Even though noncompete and nonsolicitation provisions generally are enforceable in Texas, they must be reasonable in scope. In a recent case from the Fort Worth Court of Appeals, the court held that a provision prohibiting solicitation of employees was too broad and, therefore, unenforceable.

The provision in question prohibited the employee, for a two-year period, from soliciting or employing all [Company] employees who work for [Company] or any of [Company’s] subsidiaries . . . It also prohibited solicitation of all former [Company] employees who worked for [Company] or any of [Company’s] subsidiaries between August 14 and October 14, 2011.

The court held that these provisions were too broad because they applied to all of the Company’s employees. The court noted, While it might be considered reasonable to limit [Employee’s] solicitation of [Company’s] employees located in the IT department, which was where [Employee] worked, the non-solicitation covenant . . . was not so limited. The court noted that the company had approximately 14,000 employees. The nonsolicitation provision was invalid because it prohibited the employee from soliciting any of these people.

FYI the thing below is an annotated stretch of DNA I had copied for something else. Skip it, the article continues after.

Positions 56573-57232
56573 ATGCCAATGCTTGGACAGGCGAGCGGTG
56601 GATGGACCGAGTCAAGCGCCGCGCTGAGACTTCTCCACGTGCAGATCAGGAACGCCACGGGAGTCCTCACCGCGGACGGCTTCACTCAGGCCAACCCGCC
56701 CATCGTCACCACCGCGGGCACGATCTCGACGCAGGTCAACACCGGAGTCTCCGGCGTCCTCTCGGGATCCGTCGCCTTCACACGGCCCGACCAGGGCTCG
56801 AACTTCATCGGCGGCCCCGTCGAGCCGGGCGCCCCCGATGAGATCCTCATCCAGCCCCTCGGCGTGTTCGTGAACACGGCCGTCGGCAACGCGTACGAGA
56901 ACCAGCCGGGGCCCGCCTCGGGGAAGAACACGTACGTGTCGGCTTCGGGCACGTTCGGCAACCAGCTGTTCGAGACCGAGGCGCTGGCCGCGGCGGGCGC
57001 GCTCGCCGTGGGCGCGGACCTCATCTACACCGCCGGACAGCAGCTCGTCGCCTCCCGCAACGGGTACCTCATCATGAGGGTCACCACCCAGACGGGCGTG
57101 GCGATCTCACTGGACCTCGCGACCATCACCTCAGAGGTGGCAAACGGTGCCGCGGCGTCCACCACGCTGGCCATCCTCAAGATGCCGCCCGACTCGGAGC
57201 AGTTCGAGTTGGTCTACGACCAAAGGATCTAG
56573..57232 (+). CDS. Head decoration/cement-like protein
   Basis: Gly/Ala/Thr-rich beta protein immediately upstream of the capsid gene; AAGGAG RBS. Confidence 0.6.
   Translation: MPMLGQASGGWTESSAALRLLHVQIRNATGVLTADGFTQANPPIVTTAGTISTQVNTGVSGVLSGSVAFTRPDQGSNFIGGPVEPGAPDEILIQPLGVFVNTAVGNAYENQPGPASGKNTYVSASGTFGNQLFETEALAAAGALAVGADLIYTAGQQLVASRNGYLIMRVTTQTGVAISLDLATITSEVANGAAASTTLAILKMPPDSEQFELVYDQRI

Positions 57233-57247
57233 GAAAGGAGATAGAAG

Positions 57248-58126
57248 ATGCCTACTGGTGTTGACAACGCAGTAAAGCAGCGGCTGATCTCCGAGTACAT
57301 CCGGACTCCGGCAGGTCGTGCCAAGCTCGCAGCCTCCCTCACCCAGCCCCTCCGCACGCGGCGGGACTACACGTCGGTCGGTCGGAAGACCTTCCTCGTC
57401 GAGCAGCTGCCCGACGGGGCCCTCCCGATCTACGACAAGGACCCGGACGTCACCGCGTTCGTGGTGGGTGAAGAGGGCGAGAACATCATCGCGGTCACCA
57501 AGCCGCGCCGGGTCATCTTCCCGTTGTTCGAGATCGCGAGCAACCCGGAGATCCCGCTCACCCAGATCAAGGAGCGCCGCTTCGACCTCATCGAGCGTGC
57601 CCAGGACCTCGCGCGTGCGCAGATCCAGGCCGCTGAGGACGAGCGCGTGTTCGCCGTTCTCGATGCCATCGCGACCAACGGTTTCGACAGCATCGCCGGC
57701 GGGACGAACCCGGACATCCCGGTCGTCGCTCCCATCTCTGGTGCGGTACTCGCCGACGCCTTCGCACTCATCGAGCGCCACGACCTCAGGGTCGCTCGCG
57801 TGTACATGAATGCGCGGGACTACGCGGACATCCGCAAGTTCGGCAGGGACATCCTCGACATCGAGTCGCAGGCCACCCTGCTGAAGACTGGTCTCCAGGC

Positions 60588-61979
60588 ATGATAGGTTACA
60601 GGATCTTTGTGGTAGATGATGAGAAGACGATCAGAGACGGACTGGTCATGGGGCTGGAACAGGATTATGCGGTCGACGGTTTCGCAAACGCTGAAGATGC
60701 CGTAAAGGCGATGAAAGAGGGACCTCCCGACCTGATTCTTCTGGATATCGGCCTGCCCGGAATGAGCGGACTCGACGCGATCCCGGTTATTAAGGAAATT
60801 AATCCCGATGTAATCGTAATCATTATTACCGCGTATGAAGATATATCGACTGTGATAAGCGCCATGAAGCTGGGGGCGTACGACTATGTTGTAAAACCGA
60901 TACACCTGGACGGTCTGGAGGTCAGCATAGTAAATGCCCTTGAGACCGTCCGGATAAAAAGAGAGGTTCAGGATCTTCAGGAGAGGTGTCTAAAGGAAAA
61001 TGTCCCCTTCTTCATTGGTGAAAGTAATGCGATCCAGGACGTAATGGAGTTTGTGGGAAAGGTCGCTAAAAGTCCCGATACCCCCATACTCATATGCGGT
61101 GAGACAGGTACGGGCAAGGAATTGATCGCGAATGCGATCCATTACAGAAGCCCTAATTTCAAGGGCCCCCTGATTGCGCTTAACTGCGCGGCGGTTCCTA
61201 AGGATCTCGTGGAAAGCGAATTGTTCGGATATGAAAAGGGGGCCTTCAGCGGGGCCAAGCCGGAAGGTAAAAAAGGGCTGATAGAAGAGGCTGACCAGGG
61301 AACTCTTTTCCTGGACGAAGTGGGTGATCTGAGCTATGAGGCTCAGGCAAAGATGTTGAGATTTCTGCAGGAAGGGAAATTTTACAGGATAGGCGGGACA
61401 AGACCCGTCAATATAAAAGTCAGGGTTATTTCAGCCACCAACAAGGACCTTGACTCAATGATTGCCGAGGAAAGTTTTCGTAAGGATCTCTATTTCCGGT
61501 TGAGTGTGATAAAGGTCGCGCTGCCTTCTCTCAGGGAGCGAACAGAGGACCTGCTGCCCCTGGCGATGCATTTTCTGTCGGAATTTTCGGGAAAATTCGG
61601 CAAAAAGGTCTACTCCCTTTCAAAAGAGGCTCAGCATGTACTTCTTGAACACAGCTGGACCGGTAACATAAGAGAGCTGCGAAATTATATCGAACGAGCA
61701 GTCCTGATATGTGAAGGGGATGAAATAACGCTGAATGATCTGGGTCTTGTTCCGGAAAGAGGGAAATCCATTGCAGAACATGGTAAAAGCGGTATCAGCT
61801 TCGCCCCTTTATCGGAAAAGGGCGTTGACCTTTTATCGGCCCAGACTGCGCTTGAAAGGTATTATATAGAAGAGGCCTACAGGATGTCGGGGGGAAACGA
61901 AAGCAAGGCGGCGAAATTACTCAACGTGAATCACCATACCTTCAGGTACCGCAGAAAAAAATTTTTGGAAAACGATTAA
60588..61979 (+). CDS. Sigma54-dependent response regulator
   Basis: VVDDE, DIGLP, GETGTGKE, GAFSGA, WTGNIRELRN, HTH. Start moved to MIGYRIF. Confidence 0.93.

The takeaway from this case is that, just as a noncompete agreement must be reasonable to be enforceable, a nonsolicitation provision must be reasonable as well. Under Texas law, nonsolicitation agreements are subject to the same scrutiny that noncompete agreements are given. Failure to ensure that your nonsolicitation or noncompete provisions are reasonable can result in them not being enforced.